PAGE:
Jerry Jackson

Posts Tagged ‘History’

‘War for Libyan oil planned long ago, no one cares about people’

In Human Rights, Libya, Military, Society, World Government, World News on April 4, 2011 at 2:40 am

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Susan Lindauer, a journalist and author specializing on American interventions, has never believed the allied forces intervened in Libya out of humanitarian reasons. It is a war for oil which was prepared long ago, Lindauer argues – anyone who cared about the Libyan people would stop immediately.

 

 

The Libyan flag decorates a street in the Trip...

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Hosni Mubarak and his family were convinced everything they did was for the good of Egypt and never understood that it was time for them to leave.

In Activism, Egypt, Human Rights on February 15, 2011 at 1:47 am

SHARM EL SHEIKH/EGYPT, 18MAY08 - Muhammad Hosn...

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The night before he finally stepped down as Egypt‘s president, the protesters in Tahrir Square heard Hosni Mubarak deliver his final address as their head of state. “A speech from a father to his sons and daughters,” he called it, and like many of his orations in the past, it was filled with lies, although he may have believed some of these himself. He would stay as president until September, he promised, because the country needed him for a transition to democracy. This, after three decades of autocracy. The hundreds of thousands gathered in the square wanted to hear him say only one word: “Goodbye.” Amid their screams of fury, one woman could be heard shouting into a phone, “People are sick of the soap opera!”  The protesters had reason to be weary of the president’s final, delusional public performance. But there was another long drama coming to an end that night, mostly out of public view—a personal story that helps to explain the president whose stubborn incomprehension of his “sons and daughters” dragged Egypt so close to ruin. Former U.S. Ambassador to Egypt Daniel Kurtzer has called it the “tragedy” of the Mubaraks. As Kurtzer says of the Egyptian president, “He really did feel he was the only one holding the dike”—as if beyond Mubarak lay the deluge. Mubarak’s fall is not a story like the one that unfolded in Tunisia, of a dictator and his kin trying to take their country for all it was worth. Although there have been widely reported but poorly substantiated allegations of a $40 billion to $70 billion fortune amassed by the Mubarak family, few diplomats in Egypt find those tales even remotely credible. “Compared to other kleptocracies, I don’t think the Mubaraks rank all that high,” says one Western envoy in Cairo, asking not to be named on a subject that remains highly sensitive. “There has been corruption, [but] as far as I know it’s never been personally attached to the president and Mrs. Mubarak. They don’t live an elaborate lifestyle.” Despite the uprising of millions of people in Egypt’s streets, despite their ringing condemnations of secret-police tactics and torture, the Mubarak family remained convinced that everything the president had done was for the country’s own good. “We’re gone. We’re leaving,” the deeply depressed first lady, Suzanne Mubarak, told one of her confidantes as the crisis worsened last week. “We’ve done our best.”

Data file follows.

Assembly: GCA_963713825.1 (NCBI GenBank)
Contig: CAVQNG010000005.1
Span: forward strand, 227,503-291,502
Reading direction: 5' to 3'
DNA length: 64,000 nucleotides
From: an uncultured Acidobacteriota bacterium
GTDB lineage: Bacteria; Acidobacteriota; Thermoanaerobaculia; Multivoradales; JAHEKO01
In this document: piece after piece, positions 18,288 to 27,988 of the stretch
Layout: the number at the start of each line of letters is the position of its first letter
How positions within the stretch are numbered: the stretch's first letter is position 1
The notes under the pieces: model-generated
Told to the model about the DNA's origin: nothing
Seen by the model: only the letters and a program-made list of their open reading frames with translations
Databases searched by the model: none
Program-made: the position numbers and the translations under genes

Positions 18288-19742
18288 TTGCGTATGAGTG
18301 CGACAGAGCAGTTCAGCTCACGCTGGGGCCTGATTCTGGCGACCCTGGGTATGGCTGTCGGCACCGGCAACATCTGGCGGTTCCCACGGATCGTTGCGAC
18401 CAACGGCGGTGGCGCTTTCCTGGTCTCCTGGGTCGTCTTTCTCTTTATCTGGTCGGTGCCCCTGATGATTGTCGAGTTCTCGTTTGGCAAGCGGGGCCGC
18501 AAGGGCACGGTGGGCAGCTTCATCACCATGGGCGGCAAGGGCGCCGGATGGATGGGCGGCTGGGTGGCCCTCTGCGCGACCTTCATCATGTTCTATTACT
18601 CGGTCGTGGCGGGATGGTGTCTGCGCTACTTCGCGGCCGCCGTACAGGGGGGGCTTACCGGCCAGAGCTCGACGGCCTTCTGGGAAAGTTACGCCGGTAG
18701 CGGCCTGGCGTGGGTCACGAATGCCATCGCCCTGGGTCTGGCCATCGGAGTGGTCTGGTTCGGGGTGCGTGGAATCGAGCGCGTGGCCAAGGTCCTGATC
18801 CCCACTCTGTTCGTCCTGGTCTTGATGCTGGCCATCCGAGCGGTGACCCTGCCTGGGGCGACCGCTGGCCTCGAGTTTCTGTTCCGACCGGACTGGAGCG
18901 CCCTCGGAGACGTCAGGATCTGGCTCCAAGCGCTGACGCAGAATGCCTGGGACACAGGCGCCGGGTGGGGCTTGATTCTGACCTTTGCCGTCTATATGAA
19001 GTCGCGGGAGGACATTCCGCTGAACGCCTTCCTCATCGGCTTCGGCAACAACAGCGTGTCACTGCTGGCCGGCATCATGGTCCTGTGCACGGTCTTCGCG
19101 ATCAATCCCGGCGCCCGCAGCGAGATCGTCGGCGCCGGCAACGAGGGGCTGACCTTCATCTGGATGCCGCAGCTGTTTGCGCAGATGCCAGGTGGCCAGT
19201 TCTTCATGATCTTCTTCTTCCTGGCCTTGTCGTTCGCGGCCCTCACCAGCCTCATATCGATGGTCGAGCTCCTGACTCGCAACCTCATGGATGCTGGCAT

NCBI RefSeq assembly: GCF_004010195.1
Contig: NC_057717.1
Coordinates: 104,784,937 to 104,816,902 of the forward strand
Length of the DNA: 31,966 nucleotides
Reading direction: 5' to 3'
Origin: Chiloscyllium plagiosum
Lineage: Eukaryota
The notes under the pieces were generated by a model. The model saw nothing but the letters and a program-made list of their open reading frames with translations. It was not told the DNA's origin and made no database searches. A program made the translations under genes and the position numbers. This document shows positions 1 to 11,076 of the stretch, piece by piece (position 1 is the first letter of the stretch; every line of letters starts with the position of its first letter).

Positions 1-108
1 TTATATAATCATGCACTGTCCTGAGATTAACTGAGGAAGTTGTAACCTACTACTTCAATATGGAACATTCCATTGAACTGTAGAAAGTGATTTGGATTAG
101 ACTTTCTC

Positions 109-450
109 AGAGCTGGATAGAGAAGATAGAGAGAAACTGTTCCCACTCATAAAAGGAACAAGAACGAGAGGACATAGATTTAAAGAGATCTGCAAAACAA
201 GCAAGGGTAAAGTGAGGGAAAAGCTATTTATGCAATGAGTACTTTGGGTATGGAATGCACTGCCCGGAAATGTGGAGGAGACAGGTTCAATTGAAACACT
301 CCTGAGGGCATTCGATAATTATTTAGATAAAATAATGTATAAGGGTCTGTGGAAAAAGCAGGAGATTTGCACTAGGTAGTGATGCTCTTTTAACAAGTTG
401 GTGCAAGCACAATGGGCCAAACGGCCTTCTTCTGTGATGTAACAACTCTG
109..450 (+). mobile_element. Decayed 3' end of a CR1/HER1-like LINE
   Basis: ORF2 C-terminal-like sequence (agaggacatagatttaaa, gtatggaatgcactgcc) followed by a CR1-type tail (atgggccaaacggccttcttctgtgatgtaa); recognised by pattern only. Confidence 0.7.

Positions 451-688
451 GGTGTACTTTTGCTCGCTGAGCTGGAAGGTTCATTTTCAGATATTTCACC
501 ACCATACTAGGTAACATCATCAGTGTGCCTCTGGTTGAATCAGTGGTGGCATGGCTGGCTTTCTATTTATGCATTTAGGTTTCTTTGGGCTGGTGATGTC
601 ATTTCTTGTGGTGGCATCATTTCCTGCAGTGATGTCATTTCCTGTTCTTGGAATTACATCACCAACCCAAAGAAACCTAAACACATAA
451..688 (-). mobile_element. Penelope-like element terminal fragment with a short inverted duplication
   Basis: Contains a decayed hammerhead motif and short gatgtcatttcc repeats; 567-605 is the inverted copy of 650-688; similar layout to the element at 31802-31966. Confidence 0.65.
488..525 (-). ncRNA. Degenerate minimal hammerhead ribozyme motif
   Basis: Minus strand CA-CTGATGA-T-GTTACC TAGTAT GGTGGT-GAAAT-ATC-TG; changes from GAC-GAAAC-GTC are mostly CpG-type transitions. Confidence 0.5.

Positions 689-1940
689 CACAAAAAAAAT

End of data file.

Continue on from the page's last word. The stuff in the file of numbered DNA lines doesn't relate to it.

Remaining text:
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Wikileaks deserves protection, not threats and attacks

In Activism, Human Rights, Wikileaks, World News on February 4, 2011 at 11:34 pm

“There is nothing more wrong than a government lying to its people about those wars, then asking these same citizens to put their lives and their taxes on the line for those lies. If a war is justified, says Julian Assange, then tell the truth and the people will decide whether to support it.”

-Julian Assange

Julian Assange

Julian Assange


 

 

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